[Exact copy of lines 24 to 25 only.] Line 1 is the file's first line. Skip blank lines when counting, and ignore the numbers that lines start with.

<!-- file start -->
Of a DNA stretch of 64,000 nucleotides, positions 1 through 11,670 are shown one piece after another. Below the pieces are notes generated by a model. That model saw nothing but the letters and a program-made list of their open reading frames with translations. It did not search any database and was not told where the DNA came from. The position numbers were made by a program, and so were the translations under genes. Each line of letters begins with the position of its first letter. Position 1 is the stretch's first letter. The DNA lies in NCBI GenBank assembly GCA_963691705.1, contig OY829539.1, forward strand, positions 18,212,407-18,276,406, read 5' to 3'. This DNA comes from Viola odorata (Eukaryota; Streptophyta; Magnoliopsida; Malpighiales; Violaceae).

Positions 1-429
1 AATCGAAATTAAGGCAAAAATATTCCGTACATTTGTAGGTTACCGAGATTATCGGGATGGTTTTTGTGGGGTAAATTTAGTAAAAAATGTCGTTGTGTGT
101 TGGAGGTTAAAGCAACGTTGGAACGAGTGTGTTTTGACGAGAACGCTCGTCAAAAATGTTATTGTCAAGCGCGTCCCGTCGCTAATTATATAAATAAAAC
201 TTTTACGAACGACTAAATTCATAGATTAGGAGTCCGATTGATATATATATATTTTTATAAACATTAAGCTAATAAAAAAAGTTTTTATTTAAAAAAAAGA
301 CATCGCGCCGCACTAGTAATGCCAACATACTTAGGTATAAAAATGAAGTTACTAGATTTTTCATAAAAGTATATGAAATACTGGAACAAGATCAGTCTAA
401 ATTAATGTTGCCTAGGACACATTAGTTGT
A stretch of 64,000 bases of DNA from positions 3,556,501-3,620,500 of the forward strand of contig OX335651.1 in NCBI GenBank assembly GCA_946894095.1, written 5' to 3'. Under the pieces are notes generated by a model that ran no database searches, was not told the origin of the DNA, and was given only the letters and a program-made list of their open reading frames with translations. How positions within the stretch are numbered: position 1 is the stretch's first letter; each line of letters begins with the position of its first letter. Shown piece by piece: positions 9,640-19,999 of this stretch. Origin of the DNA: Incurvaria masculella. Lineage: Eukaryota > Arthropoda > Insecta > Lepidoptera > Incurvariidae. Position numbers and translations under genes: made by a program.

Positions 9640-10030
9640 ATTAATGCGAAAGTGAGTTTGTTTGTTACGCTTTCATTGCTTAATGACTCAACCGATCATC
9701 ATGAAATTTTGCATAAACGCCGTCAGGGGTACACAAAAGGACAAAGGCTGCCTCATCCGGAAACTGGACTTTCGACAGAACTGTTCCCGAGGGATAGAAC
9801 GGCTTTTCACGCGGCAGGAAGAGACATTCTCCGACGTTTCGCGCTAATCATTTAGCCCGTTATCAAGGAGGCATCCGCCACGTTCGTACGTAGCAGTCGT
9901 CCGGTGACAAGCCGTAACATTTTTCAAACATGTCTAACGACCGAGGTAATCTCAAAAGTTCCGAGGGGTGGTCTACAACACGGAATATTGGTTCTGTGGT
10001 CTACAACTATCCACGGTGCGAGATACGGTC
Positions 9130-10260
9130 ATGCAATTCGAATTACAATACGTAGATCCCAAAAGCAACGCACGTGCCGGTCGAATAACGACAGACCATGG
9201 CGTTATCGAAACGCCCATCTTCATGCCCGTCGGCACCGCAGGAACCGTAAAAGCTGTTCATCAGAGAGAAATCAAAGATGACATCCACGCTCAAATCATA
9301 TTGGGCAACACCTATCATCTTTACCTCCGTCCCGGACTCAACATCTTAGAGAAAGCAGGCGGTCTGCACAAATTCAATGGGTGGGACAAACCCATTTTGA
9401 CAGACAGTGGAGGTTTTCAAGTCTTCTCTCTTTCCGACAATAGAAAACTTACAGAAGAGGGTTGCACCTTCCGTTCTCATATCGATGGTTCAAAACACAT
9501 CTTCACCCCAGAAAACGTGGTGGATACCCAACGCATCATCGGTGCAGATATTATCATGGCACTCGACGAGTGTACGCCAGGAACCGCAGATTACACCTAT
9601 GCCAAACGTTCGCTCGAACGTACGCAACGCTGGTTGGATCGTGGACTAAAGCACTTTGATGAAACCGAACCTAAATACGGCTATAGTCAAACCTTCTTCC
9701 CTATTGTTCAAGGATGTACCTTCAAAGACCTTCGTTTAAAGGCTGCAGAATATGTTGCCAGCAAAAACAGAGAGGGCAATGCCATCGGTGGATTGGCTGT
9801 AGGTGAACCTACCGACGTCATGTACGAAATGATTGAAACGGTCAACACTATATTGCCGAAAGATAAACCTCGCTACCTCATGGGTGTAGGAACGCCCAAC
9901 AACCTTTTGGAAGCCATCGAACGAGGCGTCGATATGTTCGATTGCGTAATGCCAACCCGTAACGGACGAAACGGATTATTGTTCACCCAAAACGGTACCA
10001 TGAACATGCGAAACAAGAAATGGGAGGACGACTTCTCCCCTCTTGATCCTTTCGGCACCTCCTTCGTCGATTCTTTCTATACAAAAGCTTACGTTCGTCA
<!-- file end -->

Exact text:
9901 AACCTTTTGGAAGCCATCGAACGAGGCGTCGATATGTTCGATTGCGTAATGCCAACCCGTAACGGACGAAACGGATTATTGTTCACCCAAAACGGTACCA
10001 TGAACATGCGAAACAAGAAATGGGAGGACGACTTCTCCCCTCTTGATCCTTTCGGCACCTCCTTCGTCGATTCTTTCTATACAAAAGCTTACGTTCGTCA